We reported back in October about the damage swell of Saudi Aramco, Saudi Arabia’s oil company, which fell victim to a cyberattack. Some new details have been revealed by a few investigating/reporting organizations…
The New York Times reported the following yesterday:
The attack on Saudi Aramco — which supplies a tenth of the world’s oil — failed to disrupt production, but was one of the most destructive hacker strikes against a single business.
“The main target in this attack was to stop the flow of oil and gas to local and international markets and thank God they were not able to achieve their goals,” Abdullah al-Saadan, Aramco’s vice president for corporate planning, said on Al Ekhbariya television. It was Aramco’s first comments on the apparent aim of the attack.
Hackers from a group called Cutting Sword of Justice claimed responsibility for the attack, saying that their motives were political and that the virus gave them access to documents from Aramco’s computers, which they threatened to release. No documents have yet been published.
The “Cutting Sword of Justice” made a post on PasteBin.com about taking credit for the attack.
We explained previously that most of the cyberattacks this year have been aimed at erasing data on energy companies’ computers. However, renewed thoughts of Aramco are showing the want by hackers to stop the flow of production. Good thing it got sorted out.
The New York Times reported about the damages of the attacks on Saudi Aramco, a Saudi Arabian oil firm. The article stated the following, blaming Iran for the attacks on Saudi Aramco along with supporting evidence:
That morning, at 11:08, a person with privileged access to the Saudi state-owned oil company’s computers, unleashed a computer virus to initiate what is regarded as among the most destructive acts of computer sabotage on a company to date. The virus erased data on three-quarters of Aramco’s corporate PCs — documents, spreadsheets, e-mails, files — replacing all of it with an image of a burning American flag.
United States intelligence officials say the attack’s real perpetrator was Iran, although they offered no specific evidence to support that claim. But the secretary of defense, Leon E. Panetta, in a recent speech warning of the dangers of computer attacks, cited the Aramco sabotage as “a significant escalation of the cyber threat.” In the Aramco case, hackers who called themselves the “Cutting Sword of Justice” and claimed to be activists upset about Saudi policies in the Middle East took responsibility.
Intelligence officials are still investigating the nature of the RasGas hack also, because it is related to this attack, which involved a malware called Shamoon.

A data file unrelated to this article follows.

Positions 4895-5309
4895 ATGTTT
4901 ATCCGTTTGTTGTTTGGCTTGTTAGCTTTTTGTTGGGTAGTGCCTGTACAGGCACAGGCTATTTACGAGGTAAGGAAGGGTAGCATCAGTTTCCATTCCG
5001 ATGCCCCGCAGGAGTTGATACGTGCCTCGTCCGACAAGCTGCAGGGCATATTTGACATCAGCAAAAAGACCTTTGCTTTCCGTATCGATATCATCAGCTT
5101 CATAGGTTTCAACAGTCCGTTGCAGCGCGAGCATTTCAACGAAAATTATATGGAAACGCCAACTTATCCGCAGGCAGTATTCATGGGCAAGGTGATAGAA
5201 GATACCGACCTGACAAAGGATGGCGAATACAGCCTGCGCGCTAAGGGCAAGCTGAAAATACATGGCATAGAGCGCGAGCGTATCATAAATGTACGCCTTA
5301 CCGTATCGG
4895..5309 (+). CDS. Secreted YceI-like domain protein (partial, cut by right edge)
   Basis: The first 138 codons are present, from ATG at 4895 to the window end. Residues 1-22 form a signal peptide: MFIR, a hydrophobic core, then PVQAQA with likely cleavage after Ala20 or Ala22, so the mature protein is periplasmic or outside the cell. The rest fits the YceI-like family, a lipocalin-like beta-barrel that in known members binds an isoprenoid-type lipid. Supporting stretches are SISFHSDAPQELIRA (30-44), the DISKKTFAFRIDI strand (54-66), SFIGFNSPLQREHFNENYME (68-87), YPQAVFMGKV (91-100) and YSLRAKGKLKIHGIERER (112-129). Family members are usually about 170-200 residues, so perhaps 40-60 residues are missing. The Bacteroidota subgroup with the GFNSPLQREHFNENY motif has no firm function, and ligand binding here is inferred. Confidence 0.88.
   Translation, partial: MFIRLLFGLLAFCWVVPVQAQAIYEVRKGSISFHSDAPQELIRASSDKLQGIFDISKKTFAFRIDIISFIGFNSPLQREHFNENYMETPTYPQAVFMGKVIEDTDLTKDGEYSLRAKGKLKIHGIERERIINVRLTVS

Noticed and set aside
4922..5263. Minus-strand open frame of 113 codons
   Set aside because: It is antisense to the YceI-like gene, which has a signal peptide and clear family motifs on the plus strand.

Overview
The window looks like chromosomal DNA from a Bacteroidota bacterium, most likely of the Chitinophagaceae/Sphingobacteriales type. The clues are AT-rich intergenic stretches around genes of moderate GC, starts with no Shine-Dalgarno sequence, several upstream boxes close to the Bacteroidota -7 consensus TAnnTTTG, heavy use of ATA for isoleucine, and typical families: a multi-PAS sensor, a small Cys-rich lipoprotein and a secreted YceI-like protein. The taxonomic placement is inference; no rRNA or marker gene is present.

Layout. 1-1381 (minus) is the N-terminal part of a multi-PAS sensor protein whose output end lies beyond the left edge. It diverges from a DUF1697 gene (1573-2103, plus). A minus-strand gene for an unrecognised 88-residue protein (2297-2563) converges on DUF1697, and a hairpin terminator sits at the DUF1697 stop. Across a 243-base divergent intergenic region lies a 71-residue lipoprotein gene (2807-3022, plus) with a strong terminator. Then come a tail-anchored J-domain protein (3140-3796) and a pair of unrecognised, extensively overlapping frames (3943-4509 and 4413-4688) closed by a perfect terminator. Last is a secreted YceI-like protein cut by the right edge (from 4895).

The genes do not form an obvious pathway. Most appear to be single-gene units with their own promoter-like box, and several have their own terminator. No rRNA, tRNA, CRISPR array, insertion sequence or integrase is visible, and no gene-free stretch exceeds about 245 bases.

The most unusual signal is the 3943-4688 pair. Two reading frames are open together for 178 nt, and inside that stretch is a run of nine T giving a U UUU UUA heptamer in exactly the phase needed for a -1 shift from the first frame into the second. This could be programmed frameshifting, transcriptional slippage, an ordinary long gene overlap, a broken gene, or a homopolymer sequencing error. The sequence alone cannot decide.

The investigations of Saudi Aramco and RasGas, Qatar’s top natural gas firm, are coming together. Most of the cyberattacks this year have been aimed at erasing data on energy companies’ computers. More updates to come.
- How hackers attacked Saudi oil company’s computers (seattletimes.com)
- US Increasingly Convinced Iran Behind Attack On Saudi Aramco (techweekeurope.co.uk)
- Shamoon Virus that Attacked Saudi Aramco is the Most Dangerous to Date (oilprice.com)
A consumer group in Germany has alleged over Facebook App Center about violating privacy laws.
According to the Washington Post, the Federation of German Consumer Organisations has given Facebook one week to stop automatically giving user information to third-party applications without explicit consent.
Legal action is possibly to Facebook, if these solutions are not met to fix privacy flaws, by September 4, 2012.
According to the New York Times about two week ago, “The company’s use of analytic software to compile photographic archives of human faces, based on photos uploaded by Facebook’s members, has been problematic in Europe, where data protection laws require people to give their explicit consent to the practice.”
Officials say this investigation and alleged charges are related to the Google Street View investigation, and similar actions can be taken, if necessary, to resolve the problem.
For the App Center, it’s put in place, some speculate, to help the Facebook mobile market and increase revenue for the company. With its competition against Apple or Android stores, it’s trying to gain attention quickly as an app store itself.
What makes governments and privacy experts nervous, is when Facebook developers make users opt-out, instead of opt-in. This means that new, potentially problematic, features are turned on by default. This requires too much work on the user, and an unfair advantage for Facebook.
- Facebook given one week to stop breaching privacy laws (nakedsecurity.sophos.com)
- German consumer group sets Facebook privacy ultimatum (reuters.com)
- Facebook’s new app bazaar ‘violates’ punters’ privacy – lobbyists (go.theregister.com)
Also, earlier this month, The New York Times reported that President Obama ordered similar attacks on the super-computers that run Iran’s nuclear plants.
According to Reuters, “Based on obtained information, America and the Zionist regime (Israel) along with the MI6 planned an operation to launch a massive cyber attack against Iran’s facilities following the meeting between Iran and the P5+1 in Moscow,” Iran’s English-language Press TV quoted him as saying.
Another crazy issue would be that since Iranian leaders could not talk to the US/UK/Israel, they assumed an attack was planned. I guess what they don’t know WILL hurt them…right?
What is big about this, is the fact that the cyberwar between the US-based allies (UK + Israel + US) and Iran is heating up. Prepare for more stories like this here on seCURE Connexion!